along the DMZ in the late 1960s with possible health effects on the
MR. RUBIN: No. I'll take a look into that.
QUESTION: On North Korea - there is a report about a North Korean
official from - a North Korean Government official has defected to the
United States. Do you know anything about that?
MR. RUBIN: I've not seen that report.
QUESTION: Vuk Draskovic has said - or apparently is going to go to the
OSCE Summit and is drawn the wrath of Milosevic and his agents and I'm just
wondering if there are any plans that you are aware of for him to meet with
any high-level US officials?
MR. RUBIN: Yes. Let me say that any time anybody can draw the wrath of a
war criminal, they've probably had a good day. With respect to our
discussions with the Serbian opposition, we've had a number of discussions
with a number of the leaders, including Vuk Draskovic, at a variety of
locations in Europe. I would expect that Vuk Draskovic -- if he is in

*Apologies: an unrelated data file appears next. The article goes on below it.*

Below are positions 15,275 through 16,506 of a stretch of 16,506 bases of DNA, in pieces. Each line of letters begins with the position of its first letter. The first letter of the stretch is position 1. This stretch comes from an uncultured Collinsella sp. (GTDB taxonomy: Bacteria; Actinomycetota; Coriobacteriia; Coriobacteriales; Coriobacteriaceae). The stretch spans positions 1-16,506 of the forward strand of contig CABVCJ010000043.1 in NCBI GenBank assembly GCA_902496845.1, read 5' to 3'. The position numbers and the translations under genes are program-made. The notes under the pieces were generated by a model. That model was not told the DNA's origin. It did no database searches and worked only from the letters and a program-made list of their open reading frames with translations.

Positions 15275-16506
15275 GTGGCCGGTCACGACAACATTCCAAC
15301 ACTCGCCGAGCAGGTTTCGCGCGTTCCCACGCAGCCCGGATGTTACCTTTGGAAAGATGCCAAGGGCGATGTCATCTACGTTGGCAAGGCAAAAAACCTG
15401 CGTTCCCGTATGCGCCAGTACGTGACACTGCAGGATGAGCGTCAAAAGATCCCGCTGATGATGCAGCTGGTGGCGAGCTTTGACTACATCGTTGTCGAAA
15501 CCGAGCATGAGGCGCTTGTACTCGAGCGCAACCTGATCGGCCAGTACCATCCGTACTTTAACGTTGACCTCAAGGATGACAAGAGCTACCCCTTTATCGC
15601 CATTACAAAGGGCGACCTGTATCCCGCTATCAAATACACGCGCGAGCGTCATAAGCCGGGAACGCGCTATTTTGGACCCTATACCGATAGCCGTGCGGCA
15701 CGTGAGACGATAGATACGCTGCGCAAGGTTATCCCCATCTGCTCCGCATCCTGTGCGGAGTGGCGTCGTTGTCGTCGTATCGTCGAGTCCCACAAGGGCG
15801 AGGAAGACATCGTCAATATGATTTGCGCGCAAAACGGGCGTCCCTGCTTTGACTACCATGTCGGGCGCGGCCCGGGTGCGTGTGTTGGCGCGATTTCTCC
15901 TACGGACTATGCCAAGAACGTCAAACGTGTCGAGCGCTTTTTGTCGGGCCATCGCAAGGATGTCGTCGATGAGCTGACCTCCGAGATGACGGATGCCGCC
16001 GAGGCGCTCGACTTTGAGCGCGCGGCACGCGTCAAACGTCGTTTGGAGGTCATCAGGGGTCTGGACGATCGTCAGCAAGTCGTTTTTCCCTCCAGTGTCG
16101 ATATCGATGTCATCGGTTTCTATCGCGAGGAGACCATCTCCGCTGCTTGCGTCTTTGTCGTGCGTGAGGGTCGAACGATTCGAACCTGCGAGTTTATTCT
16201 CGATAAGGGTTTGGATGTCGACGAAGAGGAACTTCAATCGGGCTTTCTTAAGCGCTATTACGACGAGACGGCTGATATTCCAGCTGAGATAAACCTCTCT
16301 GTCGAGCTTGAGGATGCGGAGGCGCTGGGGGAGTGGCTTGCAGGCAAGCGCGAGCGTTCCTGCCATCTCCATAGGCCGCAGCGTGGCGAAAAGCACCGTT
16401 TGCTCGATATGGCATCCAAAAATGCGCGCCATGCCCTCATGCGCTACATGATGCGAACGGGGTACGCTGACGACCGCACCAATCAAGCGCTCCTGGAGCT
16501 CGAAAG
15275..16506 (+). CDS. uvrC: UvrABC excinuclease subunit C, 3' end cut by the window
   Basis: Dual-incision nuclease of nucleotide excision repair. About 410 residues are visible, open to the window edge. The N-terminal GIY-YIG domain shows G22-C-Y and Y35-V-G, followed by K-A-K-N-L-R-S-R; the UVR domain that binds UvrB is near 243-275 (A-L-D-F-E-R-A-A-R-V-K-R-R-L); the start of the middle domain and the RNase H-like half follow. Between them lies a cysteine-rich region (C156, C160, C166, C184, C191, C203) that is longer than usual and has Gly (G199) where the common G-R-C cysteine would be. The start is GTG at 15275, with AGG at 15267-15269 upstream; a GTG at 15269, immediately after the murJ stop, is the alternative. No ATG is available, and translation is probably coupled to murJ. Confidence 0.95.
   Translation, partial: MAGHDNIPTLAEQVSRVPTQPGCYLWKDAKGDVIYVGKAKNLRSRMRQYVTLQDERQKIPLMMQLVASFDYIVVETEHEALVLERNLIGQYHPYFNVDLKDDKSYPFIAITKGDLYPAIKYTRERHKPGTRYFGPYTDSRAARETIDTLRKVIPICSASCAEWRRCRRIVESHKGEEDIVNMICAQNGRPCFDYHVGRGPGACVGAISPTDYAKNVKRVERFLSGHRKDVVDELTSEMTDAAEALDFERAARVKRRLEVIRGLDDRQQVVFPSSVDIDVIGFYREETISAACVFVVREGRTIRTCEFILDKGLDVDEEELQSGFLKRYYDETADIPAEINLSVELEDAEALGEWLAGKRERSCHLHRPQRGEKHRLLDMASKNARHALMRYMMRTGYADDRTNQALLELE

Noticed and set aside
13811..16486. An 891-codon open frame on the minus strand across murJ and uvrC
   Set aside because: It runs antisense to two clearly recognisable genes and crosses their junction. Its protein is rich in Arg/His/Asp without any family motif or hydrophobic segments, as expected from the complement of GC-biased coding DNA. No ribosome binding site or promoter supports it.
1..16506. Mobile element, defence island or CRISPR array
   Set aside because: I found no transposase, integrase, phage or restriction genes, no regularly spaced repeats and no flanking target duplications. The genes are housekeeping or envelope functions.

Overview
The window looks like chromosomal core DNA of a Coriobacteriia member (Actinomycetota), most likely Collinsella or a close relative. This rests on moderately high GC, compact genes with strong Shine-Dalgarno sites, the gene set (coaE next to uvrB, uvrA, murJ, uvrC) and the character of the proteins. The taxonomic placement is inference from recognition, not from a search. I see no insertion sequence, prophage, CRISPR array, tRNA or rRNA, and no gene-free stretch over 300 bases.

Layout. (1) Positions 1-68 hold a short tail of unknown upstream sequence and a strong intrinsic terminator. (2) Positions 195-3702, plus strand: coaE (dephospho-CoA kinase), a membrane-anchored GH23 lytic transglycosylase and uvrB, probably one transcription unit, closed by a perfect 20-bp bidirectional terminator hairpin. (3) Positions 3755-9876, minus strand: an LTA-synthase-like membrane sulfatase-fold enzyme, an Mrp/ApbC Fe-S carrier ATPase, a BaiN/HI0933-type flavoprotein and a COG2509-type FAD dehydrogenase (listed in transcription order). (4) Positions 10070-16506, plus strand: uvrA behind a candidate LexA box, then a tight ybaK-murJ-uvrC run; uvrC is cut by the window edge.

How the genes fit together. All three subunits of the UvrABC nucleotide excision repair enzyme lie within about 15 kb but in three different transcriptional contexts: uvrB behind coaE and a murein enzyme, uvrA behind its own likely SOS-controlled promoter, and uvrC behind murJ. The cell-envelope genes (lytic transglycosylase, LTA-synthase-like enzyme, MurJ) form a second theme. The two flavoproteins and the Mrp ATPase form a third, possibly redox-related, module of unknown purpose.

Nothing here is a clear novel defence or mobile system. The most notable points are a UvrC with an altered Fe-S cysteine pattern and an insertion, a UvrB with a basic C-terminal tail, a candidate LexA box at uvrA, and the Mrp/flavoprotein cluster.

Istanbul, and I think he will be, that he will have an opportunity to meet
American officials. I don't know quite who yet but certainly Ambassador
Dobbins is there and a number of others. I don't know what the Secretary's
plans would be but I would expect him to meet high-level Americans. Whether
it would be her or not, I am not in a position to confirm yet one way or
the other at this time.
QUESTION: Do you have anything to say about what, if anything, the State
Department has been doing with Egypt today in regards to the shifting of
the focus of this investigation?
MR. RUBIN: Yes. On the investigation, there will be more to say on this
during the course of the day. I understand that the National Transportation
Safety Board will be speaking to this matter fairly shortly and they are
the lead agency.
With respect to the State Department's role, let me say that from the
beginning, we have been working very closely with the Government of Egypt
to coordinate our efforts. Immediately following the crash, we worked with
the government and the Egyptian Government asked the United States to take
over the investigation. It had occurred in international waters.